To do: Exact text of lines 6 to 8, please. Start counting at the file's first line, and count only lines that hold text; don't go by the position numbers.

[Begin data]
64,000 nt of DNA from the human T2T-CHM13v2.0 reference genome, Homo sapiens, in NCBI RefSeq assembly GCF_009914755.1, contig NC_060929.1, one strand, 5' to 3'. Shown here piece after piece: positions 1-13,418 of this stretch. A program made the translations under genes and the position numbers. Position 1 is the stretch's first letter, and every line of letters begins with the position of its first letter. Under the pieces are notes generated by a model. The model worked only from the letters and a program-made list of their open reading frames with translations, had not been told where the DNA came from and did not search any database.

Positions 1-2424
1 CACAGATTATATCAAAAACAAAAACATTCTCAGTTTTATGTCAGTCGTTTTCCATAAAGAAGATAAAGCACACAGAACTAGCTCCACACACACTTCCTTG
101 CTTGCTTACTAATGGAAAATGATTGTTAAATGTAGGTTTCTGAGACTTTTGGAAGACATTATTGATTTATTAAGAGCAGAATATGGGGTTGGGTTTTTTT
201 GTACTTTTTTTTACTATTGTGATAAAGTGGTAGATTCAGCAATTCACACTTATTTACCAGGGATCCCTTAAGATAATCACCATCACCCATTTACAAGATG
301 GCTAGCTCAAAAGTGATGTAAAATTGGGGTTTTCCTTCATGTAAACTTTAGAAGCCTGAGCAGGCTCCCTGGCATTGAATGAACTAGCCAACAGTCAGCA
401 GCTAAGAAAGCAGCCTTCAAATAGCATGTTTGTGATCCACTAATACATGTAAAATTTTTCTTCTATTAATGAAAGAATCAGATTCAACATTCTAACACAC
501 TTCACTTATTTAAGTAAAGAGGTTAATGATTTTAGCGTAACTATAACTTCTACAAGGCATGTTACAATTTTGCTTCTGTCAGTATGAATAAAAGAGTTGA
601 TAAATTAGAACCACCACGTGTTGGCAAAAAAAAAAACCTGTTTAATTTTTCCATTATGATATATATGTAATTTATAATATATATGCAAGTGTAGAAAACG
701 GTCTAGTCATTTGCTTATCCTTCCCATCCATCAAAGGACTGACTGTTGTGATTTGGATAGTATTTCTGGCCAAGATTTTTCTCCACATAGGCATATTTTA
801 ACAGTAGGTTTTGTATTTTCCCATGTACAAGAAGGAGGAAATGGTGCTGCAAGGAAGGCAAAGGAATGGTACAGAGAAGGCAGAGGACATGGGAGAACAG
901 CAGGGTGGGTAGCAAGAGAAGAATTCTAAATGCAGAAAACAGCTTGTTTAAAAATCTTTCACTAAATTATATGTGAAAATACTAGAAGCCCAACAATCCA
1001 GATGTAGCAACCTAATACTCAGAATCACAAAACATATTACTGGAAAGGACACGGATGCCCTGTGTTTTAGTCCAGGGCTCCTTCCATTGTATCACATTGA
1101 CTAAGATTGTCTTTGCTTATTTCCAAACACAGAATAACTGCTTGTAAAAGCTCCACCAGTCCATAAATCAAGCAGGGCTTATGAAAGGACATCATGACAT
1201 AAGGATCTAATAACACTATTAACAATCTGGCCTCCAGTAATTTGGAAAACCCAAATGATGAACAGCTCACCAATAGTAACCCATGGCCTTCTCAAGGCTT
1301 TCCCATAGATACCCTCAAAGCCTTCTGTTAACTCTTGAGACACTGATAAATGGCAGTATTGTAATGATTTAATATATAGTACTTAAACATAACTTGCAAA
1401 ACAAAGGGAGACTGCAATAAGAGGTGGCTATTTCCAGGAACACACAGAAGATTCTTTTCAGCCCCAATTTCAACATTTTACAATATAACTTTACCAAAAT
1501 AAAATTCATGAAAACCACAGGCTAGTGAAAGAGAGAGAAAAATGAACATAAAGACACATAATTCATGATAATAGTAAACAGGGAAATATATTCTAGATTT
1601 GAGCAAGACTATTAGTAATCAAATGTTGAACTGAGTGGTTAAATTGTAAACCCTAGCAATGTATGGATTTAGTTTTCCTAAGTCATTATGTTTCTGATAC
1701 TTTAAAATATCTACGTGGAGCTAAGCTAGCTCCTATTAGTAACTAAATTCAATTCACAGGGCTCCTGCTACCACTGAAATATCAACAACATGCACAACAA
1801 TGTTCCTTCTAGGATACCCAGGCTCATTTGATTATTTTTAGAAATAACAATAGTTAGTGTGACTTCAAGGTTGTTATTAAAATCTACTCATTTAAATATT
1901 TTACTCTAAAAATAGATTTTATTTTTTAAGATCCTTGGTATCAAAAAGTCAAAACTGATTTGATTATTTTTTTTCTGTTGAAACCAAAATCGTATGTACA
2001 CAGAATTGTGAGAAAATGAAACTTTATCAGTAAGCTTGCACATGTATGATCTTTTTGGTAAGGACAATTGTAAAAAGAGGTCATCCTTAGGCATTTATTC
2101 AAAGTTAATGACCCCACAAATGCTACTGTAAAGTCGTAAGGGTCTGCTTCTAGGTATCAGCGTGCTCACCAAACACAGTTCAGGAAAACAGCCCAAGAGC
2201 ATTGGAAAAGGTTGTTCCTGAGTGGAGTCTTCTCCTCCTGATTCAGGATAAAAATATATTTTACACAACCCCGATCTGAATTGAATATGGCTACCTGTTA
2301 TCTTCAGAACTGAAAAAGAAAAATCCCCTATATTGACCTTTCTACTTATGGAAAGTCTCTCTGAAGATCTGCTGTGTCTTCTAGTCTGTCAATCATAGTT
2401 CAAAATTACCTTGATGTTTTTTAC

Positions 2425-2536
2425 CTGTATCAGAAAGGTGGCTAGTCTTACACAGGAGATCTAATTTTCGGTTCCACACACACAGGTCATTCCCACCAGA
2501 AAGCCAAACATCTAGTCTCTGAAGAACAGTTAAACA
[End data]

301 GCTAGCTCAAAAGTGATGTAAAATTGGGGTTTTCCTTCATGTAAACTTTAGAAGCCTGAGCAGGCTCCCTGGCATTGAATGAACTAGCCAACAGTCAGCA
401 GCTAAGAAAGCAGCCTTCAAATAGCATGTTTGTGATCCACTAATACATGTAAAATTTTTCTTCTATTAATGAAAGAATCAGATTCAACATTCTAACACAC
501 TTCACTTATTTAAGTAAAGAGGTTAATGATTTTAGCGTAACTATAACTTCTACAAGGCATGTTACAATTTTGCTTCTGTCAGTATGAATAAAAGAGTTGA